Houzz’s mobile app provides users the full suite of Houzz tools, allowing them to take a remodel or redesign project from creative spark to completion. In doing so, Houzz puts its users in touch with a network of professionals, millions of products, and a community of like-minded individuals to seek advice from or bounce ideas off. By positioning itself as a facilitator and resourceful middle man, Houzz has become a must-visit site for renovators.
A technology company that happens to sell furniture, Boston-based Wayfair has been ahead of the competition in using emerging technologies to retail merchandise. In June of last year, the retailer released WayfairView, a smartphone app that used Augmented Reality to allow users to preview products in their home. Yes, the app only worked on the handful of phones equipped with Google’s Tango platform, but the implementation points the way to the future for the sale of large items.
Wayfair is a major player in home decor, with over 4000 employees and $2.25 billion in net revenues in 2015. The company has also become the subject of rampant acquisition rumors, with Walmart being bandied about as a possible suitor.
The Big W isn’t exclusively a furniture retailer, but they definitely sell furniture. They also are directly taking on Amazon, so if Amazon is looking at furniture, no doubt that Walmart is doing the same. Just look at their recent acquisition binge, which includes the purchase of Amazon Prime competitor Jet.com (which had already acquired online furniture store and more, Hayneedle.com), outdoor apparel maker Moosejaw, indie apparel retailer Modcloth, and a rumored purchase of men’s clothing maker Bonobos. If Amazon is looking to get into furniture retail, it’s a safe bet that Walmart will also look to move into the space in order to remain competitive. Walmart knows that they need to invest like mad in online retail in order to stave off Amazon (which is now worth more than Walmart, Costco and Target combined).
Jumping across the pond, European furniture seller Made.com has developed a fascinating business model that American retailers could look to emulate. As I wrote last summer, Made.com maintains a physical showroom, but it’s tiny compared to other furniture retailers. Shoppers try out the limited stock on hand, then use one of the store’s iMac computers to customize their selections and place an order.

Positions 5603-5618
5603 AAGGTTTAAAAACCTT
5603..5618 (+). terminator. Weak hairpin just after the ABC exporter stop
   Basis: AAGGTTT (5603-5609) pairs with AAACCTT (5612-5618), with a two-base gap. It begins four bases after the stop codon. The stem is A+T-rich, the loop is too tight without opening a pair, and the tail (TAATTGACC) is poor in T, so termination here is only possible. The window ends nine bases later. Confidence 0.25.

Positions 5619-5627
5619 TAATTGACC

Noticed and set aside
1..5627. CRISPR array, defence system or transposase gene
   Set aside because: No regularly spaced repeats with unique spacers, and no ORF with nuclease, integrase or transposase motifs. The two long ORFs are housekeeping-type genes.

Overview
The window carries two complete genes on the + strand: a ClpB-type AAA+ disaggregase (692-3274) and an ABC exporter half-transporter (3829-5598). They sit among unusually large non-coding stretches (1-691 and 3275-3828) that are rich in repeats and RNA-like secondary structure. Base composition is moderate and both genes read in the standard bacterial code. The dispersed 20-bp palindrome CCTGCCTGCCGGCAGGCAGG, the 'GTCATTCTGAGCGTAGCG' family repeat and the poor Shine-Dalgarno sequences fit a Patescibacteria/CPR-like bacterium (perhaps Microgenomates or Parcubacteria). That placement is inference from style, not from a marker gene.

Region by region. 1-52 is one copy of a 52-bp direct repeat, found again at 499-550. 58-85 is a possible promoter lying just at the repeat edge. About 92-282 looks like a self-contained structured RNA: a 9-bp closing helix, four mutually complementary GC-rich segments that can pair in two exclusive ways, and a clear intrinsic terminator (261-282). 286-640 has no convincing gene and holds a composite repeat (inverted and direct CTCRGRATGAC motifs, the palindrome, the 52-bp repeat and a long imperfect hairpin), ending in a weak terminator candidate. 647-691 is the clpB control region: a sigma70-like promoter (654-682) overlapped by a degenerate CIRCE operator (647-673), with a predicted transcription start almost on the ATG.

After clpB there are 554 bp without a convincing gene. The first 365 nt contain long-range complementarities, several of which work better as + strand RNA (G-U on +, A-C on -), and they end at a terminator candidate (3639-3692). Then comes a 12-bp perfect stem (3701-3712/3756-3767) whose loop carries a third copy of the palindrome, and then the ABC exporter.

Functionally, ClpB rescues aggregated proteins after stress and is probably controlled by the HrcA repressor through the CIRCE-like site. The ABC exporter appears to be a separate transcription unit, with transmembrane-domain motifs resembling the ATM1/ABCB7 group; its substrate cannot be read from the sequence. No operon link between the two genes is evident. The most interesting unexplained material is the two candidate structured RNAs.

Ning Li, co-founder and CEO, talked about the concept with retail-innovation.com, saying “Everyone is trying to find a way to link both online and physical worlds. Online, there are no square footage constraints – space is endless – so coming up with ways to showcase our full catalogue here was a challenge. We’ve achieved this by incorporating digital elements but only in ways we feel add value and are not in any way gimmicky.”
Made’s innovations go beyond the showroom. The company has streamlined the furniture design and manufacture process, allowing it to take products from design to sale in as little as four months. Made releases two new collections a week, and minimizes overheads by selling online, grouping orders of the same item, not owning its factories and building close working relationships with factories and designers. Sounds like the model of an innovative e-commerce company to me.
No discussion of e-commerce is complete without a mention of Alibaba. The world’s largest retailer (sorry, Walmart), the Chinese e-commerce giant is more willing than other giant companies to experiment and try something new. In addition to a robust online portal and a colossal network of partners, Alibaba is working hard to harness new technology like Virtual Reality to better meet their customers, and has already experimented with a VR storefront for its Chinese customers.
Alibaba is already selling furniture online, though it’s not a real focus of the company. Expect it to move quickly if it looks like Amazon, Wayfair, Made or another retailer finds success selling furniture online.
Joe Bardi is a former newspaper editor and movie critic who also likes dogs, small children and three foods (all of them meats).